Ngila Dickson's costumes tell all that is needed to know about the seriousness and care with which the whole sprawling production was undertaken, never mind the millions of handmade props, weapons and textiles that Jackson's army of glassblowers, blacksmiths and weavers engineered in order to create, from scratch, a world the likes of which has never been seen on the silver screen before and probably will never be seen again.

For starters, because of the lengthy shooting schedule and anticipated wear and tear of the frequent action scenes, Dickson had to make every costume 10 times. Ten times for the actor, 10 times for the stunt double and (because the film is largerly concerned with three-foot-tall hobbits) 10 times for the size double. Next, she had to create clothing that would portray the culture of the character. Dwarves, for example, a very utilitarian species, were completely different from the the ethereal elves, their costumes using heavier motifs and square shapes, while the elves had longer flowing lines and sinuous motifs reminiscient of the natural world they worshipped.

Using historical bases, Dickson's designs have a realism that allows the viewer to completely believe in the fantastic setting and its diverse cultures. The Viking-themed Rohirrim look as if they've wandered the plains of their homeland for a millennia. The hobbits' clothing, loosely based on 1700s garb, reflects their life of comfort and leisure. In order to give the actors an added feeling of realism, Dickson went as far as to create authentic underwear for several characters, even though the garment would never be seen by the camera. Buttons were hand-carved, often sporting designs too small to ever show up onscreen. Pure-white wizards' robes were frayed and faded by hand to make them look as if they'd been worn for hundreds of years.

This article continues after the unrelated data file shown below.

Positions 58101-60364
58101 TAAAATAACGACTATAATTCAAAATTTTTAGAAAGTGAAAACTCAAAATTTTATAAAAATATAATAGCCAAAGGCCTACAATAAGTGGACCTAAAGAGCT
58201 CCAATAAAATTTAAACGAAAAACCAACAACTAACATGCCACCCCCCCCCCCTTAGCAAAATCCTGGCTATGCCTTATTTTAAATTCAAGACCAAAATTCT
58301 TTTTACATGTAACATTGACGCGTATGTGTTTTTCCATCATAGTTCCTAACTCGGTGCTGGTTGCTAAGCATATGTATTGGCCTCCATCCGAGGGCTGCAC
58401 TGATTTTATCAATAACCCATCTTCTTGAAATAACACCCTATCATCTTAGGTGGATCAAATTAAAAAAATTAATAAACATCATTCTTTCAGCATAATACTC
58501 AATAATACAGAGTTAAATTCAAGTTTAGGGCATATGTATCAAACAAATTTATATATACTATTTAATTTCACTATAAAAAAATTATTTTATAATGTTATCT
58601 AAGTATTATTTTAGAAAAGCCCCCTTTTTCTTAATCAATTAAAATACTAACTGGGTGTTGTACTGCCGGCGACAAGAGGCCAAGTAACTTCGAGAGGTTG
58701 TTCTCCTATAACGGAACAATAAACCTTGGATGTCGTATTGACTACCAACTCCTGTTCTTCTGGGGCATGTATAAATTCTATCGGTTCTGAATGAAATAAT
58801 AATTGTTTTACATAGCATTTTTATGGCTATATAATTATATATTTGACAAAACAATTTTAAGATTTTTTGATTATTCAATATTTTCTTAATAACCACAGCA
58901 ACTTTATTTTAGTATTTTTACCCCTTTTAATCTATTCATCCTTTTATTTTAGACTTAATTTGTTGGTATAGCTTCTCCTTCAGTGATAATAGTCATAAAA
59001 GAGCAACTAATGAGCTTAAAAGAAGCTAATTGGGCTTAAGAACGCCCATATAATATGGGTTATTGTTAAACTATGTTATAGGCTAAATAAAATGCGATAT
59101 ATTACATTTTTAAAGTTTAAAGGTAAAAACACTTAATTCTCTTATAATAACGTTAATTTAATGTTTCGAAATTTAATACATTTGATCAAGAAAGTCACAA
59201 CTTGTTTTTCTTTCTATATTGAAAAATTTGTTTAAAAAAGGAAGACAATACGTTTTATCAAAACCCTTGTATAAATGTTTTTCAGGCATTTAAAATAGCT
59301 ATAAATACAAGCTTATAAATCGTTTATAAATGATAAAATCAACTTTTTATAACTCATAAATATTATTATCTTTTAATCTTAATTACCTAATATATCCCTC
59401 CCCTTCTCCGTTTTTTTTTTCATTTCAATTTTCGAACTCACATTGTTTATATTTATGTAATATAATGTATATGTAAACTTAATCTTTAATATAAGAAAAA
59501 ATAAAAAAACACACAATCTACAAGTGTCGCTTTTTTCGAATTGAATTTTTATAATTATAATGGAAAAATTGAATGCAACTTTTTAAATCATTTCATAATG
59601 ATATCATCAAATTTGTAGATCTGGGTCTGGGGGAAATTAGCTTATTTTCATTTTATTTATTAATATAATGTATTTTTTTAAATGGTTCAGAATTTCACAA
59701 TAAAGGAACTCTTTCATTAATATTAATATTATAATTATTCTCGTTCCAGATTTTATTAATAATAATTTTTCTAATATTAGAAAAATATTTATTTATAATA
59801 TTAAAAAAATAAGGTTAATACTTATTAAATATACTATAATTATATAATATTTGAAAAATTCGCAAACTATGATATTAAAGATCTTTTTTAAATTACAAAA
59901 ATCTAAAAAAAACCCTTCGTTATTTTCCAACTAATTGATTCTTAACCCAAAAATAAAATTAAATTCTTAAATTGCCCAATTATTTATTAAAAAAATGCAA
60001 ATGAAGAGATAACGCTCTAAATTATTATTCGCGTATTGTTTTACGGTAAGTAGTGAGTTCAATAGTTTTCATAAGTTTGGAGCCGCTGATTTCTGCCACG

Props master and designer Richard Taylor, who shared the resulting Oscars with Dickson, created thousands of suits of armor for the various armies of Middle Earth, each reflecting the values and beliefs of the cultures wearing them. The scarifying Uruk-Hai had heavy armor on their front side but little on their back because, as Taylor gleefully announces on the DVD extras, "They'd never run away from a fight!" King Theoden, played by Bernard Hill, wore a suit of armor so authentic it contained intricately hand-tooled leather on both the front and interior of his breastplate. In an interview on the extended edition of The Two Towers, Hill reveals that this detail alone made him feel like a king.

Compared with the struggles of the costumer to provide character, context, authenticity and symbolism to their work, the prized method acting of the Hollywood elite begins to look a bit tired. Just like method actors, though, the best costumers create full-fleshed characters we remember forever. From Ann Roth's desert romantics to Dickson's world that never was, costuming remains one of the most compelling aspects of making movies. Between the snores brought on by teary speeches and thank-yous to the director's dog, maybe this year we can remember that.


The 79th Academy Awards screen on Sunday, Feb. 26.